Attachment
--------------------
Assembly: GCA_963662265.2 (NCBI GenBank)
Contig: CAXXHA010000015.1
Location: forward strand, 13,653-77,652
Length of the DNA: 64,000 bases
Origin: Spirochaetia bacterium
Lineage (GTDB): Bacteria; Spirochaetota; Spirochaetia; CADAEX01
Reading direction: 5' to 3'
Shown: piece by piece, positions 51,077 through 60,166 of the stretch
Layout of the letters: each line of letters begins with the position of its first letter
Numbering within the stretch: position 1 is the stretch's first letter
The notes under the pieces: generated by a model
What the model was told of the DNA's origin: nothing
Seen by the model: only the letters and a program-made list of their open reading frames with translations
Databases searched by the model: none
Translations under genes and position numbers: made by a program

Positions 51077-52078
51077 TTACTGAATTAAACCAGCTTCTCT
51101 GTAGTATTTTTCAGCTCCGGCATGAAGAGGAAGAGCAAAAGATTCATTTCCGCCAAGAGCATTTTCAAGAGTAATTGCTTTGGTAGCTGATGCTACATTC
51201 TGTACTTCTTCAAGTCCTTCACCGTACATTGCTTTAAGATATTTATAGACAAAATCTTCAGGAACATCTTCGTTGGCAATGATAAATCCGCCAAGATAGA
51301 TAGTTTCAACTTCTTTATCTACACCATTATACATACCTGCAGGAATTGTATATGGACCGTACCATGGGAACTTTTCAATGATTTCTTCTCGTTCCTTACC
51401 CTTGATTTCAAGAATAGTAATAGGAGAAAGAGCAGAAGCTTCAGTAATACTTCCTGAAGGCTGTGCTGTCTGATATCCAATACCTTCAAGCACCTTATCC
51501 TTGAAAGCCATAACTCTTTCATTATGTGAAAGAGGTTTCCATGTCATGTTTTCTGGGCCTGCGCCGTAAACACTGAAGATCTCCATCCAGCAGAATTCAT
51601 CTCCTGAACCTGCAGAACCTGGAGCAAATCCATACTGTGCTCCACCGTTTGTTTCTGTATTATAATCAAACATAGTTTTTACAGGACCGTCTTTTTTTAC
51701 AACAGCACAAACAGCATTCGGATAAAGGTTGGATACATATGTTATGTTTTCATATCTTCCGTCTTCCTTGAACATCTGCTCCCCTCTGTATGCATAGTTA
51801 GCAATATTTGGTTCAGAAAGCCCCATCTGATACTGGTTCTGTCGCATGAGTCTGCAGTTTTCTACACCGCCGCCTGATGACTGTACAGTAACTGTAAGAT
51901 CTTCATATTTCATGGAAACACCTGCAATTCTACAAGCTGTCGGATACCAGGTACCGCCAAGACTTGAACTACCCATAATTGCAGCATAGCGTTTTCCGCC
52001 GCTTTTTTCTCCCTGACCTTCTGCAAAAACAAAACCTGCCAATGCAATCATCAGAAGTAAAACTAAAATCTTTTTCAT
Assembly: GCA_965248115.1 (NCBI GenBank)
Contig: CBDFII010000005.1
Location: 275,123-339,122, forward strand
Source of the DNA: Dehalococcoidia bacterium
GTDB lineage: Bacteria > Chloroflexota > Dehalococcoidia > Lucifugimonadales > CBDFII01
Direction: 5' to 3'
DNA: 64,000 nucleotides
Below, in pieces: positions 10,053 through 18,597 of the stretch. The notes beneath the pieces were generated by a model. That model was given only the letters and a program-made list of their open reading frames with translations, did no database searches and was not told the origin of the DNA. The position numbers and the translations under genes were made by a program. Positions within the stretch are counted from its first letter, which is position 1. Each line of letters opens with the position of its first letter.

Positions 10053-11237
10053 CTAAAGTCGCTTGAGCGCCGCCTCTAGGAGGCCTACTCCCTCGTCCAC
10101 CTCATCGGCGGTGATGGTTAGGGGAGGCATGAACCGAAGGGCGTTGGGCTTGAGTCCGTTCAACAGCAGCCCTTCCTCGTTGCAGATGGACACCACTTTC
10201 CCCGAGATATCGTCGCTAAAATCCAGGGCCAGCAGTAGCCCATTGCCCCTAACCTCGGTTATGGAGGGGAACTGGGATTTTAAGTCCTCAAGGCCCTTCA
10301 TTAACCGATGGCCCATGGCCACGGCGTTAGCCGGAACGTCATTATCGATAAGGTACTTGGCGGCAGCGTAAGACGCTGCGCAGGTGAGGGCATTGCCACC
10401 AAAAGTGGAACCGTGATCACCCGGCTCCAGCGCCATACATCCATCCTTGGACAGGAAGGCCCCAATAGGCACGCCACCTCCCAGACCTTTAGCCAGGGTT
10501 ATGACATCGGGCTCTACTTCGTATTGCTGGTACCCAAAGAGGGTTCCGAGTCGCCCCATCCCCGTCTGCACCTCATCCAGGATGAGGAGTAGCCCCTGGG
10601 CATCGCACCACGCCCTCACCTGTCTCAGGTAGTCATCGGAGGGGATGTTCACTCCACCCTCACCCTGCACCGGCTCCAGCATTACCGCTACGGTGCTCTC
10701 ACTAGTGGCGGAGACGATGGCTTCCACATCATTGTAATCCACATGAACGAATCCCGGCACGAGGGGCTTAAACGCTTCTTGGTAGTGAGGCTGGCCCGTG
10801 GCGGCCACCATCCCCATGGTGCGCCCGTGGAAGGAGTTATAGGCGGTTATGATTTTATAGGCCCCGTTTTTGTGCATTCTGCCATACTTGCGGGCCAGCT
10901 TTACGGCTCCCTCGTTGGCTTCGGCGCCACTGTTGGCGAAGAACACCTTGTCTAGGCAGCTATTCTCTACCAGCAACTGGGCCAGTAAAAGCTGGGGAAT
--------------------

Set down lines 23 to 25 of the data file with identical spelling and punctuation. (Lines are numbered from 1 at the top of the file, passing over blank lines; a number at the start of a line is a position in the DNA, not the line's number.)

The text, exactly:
51601 CTCCTGAACCTGCAGAACCTGGAGCAAATCCATACTGTGCTCCACCGTTTGTTTCTGTATTATAATCAAACATAGTTTTTACAGGACCGTCTTTTTTTAC
51701 AACAGCACAAACAGCATTCGGATAAAGGTTGGATACATATGTTATGTTTTCATATCTTCCGTCTTCCTTGAACATCTGCTCCCCTCTGTATGCATAGTTA
51801 GCAATATTTGGTTCAGAAAGCCCCATCTGATACTGGTTCTGTCGCATGAGTCTGCAGTTTTCTACACCGCCGCCTGATGACTGTACAGTAACTGTAAGAT